Last night I went outside and spent awhile looking at the moon. I do that often and call it my late-night vespers. Last night I thought about the passing of Neil Armstrong, the first man to walk on the moon–WALK ON THE MOON!!!!! How incredible that was! How newsworthy! Exciting! Dramatic! Earth-changing! Sadly, I have almost no recollection of it.
Here is why I don’t remember the time Americans spent landing on the moon, walking on the moon and making it back from the moon: I was busy doing really important things: My birthday was in two days and I was going to the L & M Steakhouse in Lakewood for dinner (Whoo-hoo! $6.00 for a great T-bone.) I was also busy getting ready to start my career the next month (August 15, 1969). Mostly I was busy living a small life in a small basement apartment at 2530 Krameria Street, in hippie-town Denver.
Last night I thought about life then and the comparative importance of the moon and the L&M Steakhouse. Dag Hammerskjold, in his great, introspective book, Markings (which I had read many times by 1969, so you’d think I would have been less self-absorbed), wrote about the young man on one of Columbus’s ships who was only worried he wouldn’t make it back in time to inherit his father-in-law’s cobbler shop. Same thing.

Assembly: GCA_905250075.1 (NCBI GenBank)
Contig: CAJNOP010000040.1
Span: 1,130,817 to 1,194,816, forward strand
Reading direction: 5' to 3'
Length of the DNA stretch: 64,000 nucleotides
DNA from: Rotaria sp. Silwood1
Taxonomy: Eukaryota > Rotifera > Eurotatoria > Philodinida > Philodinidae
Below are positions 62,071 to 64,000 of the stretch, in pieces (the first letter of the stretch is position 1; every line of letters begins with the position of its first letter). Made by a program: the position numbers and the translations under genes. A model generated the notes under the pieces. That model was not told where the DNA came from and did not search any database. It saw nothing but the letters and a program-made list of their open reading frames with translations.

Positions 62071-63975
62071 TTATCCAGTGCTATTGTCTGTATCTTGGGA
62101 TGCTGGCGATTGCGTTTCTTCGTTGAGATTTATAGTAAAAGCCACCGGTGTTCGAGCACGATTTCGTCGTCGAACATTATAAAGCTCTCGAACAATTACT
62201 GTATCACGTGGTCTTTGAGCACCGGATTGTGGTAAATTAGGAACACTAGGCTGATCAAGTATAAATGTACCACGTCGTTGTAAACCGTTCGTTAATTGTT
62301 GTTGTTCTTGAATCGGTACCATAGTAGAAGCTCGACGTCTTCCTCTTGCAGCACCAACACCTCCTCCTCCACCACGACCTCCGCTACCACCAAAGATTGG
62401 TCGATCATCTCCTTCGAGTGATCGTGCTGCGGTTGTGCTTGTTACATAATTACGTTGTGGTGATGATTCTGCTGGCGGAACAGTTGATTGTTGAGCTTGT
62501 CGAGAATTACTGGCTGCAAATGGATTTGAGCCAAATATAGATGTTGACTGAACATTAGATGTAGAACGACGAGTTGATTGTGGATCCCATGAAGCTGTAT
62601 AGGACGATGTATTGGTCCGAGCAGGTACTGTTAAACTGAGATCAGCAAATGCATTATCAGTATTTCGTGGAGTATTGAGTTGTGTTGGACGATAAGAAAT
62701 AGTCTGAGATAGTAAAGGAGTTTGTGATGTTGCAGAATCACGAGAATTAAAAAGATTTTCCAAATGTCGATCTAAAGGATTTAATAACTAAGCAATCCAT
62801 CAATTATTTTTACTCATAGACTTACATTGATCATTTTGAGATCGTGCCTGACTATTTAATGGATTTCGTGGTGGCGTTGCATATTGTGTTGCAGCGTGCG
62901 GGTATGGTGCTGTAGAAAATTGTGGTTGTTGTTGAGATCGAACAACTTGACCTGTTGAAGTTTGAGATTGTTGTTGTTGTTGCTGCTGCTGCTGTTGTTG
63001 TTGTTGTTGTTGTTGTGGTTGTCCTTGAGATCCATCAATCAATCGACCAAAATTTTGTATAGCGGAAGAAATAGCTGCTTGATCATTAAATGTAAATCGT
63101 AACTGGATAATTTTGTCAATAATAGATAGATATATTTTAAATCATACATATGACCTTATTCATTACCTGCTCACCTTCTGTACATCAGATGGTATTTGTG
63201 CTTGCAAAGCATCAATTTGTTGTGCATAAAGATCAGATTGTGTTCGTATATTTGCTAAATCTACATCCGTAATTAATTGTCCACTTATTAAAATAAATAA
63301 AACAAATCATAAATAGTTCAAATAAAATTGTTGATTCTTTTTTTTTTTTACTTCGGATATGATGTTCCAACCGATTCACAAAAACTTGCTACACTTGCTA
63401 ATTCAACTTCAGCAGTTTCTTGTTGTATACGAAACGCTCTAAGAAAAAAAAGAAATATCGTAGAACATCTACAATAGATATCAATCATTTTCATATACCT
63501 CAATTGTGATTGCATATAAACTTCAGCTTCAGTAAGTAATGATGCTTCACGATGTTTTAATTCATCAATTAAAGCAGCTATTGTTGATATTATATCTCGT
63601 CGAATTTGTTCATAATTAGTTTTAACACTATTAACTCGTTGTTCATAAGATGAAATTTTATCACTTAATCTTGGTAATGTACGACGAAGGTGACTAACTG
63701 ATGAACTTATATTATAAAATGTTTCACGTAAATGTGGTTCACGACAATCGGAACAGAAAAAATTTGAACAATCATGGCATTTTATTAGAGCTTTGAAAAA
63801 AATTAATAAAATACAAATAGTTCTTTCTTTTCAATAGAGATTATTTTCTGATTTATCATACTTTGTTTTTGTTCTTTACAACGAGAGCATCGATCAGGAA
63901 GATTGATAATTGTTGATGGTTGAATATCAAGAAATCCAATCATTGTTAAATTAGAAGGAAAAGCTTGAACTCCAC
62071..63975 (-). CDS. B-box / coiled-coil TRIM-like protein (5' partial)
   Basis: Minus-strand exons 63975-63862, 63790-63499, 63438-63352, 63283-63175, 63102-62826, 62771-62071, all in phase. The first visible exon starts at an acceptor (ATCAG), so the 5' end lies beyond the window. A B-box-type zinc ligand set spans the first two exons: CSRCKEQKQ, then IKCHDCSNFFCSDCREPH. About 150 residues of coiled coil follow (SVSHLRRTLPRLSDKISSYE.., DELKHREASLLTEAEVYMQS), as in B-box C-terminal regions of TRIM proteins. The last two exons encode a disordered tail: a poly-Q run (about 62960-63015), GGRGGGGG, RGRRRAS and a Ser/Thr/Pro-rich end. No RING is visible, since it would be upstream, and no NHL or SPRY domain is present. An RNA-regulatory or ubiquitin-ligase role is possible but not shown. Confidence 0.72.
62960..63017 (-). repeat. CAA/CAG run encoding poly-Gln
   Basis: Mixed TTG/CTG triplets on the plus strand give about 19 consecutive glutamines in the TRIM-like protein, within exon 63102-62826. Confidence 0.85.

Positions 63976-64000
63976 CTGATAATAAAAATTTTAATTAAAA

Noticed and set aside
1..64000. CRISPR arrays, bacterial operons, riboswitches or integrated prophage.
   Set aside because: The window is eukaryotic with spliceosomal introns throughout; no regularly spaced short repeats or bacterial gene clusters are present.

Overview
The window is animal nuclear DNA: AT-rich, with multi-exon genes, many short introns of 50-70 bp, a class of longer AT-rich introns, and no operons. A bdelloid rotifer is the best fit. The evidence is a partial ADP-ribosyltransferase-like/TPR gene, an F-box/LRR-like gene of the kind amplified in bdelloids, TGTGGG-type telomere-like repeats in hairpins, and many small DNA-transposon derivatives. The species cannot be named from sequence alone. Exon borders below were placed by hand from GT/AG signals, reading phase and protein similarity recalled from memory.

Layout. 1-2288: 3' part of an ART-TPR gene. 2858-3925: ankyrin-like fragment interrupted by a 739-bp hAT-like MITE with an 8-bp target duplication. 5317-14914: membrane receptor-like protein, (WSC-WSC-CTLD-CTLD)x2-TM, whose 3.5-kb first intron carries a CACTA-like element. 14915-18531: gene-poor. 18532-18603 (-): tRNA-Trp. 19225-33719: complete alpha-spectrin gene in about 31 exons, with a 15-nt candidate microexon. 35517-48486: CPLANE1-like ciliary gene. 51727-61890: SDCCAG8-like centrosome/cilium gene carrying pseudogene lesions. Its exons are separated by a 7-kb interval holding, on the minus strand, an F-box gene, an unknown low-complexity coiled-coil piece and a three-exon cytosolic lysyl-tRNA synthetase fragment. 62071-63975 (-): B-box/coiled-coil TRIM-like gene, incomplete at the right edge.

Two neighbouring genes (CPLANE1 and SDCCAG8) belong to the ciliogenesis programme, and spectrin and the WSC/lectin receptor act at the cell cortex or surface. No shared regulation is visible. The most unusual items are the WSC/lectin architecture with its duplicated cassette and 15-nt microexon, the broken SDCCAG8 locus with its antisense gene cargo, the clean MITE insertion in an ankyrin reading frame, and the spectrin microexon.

For most people, their own life and concerns are all that matter. There is a tremendous lesson in that when we are trying to teach them or reach them or just trying to figure out how to deal with them. They can appreciate the moon, but the L&M Steakhouse is more immediate. (I’m embarrassed to admit that was true then and often is true now.)
With many thanks to NASA and Neil Armstrong.